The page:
Proposed amendments to the Women's Charter

Proposed amendments to the Women's Charter

To replace the words “disabled women” with “women with disability”. This is in line with the long time demands of people with disability to be spoken about in this way. 

In the section “Independence and equality in family life” insert the following demand: 

“Introduce universally available, affordable house cleaning services to create jobs; reduce the burden of domestic chores currently borne by women; allow parents to spend more quality time with their children and improve the quality of life of all working people.” 

I suggest this demand be inserted after the demand for improved childcare as it is a related demand. 

The majority of working class women have family responsibilities. Women with family responsibilities should have a stronger voice within our party so that SA can be relevant and inclusive and grow our membership. At every level of party life, from policy formulation to social events, socialists should proactively seek to be inclusive of women with family responsibilities.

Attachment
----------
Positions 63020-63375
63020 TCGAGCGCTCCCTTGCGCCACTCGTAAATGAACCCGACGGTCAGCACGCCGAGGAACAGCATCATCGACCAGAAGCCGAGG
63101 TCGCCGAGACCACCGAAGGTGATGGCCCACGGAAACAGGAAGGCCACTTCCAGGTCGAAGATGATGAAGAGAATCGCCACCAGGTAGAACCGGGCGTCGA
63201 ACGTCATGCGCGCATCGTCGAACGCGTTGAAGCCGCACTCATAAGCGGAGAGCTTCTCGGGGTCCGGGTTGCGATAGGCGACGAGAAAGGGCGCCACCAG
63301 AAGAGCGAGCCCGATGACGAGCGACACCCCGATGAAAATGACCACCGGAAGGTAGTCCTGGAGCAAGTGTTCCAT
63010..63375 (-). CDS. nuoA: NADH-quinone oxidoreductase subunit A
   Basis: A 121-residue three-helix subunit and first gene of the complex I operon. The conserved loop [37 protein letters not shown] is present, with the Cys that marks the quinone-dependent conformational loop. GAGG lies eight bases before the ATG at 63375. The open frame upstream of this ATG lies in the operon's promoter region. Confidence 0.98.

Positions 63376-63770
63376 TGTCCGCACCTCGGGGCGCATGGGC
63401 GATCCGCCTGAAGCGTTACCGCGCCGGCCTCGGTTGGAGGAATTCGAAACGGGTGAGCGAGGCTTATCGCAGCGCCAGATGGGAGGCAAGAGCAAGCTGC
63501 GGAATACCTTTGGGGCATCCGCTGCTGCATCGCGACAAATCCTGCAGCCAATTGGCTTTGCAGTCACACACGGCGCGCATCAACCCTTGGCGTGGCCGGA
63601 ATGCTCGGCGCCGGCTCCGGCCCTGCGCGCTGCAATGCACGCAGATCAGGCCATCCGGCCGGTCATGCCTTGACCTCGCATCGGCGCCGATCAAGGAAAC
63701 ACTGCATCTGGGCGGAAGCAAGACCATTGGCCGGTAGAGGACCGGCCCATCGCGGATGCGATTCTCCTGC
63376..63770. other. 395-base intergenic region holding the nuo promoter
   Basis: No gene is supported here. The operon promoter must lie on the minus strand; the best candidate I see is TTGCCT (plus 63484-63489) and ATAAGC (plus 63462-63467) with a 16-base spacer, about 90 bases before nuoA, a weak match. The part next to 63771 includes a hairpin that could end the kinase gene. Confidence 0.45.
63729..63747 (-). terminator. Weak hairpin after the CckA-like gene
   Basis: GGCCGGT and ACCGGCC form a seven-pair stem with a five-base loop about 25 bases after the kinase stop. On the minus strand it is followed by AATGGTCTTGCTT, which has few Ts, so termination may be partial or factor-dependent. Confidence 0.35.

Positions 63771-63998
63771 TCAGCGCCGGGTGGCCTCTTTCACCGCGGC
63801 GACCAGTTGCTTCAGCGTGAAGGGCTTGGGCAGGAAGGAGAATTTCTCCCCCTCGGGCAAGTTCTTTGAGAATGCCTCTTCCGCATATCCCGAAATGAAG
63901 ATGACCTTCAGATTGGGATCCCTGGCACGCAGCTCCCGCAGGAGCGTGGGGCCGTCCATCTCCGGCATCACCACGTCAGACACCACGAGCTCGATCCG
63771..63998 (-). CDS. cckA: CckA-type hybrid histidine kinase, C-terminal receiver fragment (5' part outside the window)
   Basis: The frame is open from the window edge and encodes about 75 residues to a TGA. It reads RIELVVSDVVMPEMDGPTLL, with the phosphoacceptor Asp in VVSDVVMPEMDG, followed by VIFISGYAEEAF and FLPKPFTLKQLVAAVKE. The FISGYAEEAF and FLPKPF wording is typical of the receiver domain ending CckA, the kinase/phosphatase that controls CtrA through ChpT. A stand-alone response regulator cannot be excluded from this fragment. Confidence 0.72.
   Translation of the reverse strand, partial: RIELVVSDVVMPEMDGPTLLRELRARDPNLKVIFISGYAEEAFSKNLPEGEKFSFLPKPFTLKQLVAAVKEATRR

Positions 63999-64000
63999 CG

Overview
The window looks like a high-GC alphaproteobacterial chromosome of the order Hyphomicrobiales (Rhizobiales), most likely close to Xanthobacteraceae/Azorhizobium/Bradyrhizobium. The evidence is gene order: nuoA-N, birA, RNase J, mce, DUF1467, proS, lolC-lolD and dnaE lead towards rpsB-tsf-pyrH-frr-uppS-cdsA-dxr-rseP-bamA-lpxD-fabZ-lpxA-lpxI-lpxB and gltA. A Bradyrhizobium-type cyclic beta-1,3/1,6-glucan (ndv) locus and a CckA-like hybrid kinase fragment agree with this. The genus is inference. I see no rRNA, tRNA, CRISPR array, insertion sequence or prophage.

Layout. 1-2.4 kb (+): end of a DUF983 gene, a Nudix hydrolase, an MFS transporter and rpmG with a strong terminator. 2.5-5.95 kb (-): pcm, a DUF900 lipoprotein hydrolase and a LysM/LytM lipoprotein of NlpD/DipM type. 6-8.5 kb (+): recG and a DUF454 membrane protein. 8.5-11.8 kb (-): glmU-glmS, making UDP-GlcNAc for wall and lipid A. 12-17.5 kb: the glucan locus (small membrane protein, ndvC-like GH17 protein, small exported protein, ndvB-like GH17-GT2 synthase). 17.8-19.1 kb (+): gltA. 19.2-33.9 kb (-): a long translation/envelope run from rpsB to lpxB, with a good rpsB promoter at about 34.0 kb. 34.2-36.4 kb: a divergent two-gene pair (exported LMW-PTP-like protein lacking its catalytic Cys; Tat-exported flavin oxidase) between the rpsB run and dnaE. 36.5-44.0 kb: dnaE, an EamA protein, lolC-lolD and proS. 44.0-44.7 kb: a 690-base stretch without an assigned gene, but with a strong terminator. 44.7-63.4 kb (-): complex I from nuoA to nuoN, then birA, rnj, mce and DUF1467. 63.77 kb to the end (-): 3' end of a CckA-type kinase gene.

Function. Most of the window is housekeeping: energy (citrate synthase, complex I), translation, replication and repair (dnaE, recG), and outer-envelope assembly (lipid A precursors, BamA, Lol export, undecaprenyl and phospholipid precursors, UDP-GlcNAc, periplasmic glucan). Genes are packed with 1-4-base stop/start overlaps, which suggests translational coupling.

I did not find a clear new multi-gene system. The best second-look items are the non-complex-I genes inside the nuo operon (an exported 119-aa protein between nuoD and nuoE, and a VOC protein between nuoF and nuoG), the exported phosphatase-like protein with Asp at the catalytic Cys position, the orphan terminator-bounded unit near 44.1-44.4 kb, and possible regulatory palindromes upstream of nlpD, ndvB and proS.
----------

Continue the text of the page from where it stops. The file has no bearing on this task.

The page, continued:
The Women's Charter quotes 445,900 women — out of how many women? — who would like more hours of work. What percentage of women workers does this figure represent, and what percentage of working women with family responsibilities are actually demanding that they be given even more work.

Full time working hours make it impossible for most women with family responsibilities to be politically active within the community, educate themselves or enjoy recreational activities. Yet some socialists perceive full time working hours as a necessary step towards the liberation of women! 

Most working women with family responsibilities are in fact sick of life on the treadmill and would not like more hours of work. Many however feel compelled to seek more work for financial reasons. Some would like more hours in a more stimulating job role but are being held back from pursuing career goals because of family responsibilities. Either way women need to be liberated from the unstimulating, draining, isolating domestic routine through socialised or subsidised housework services.

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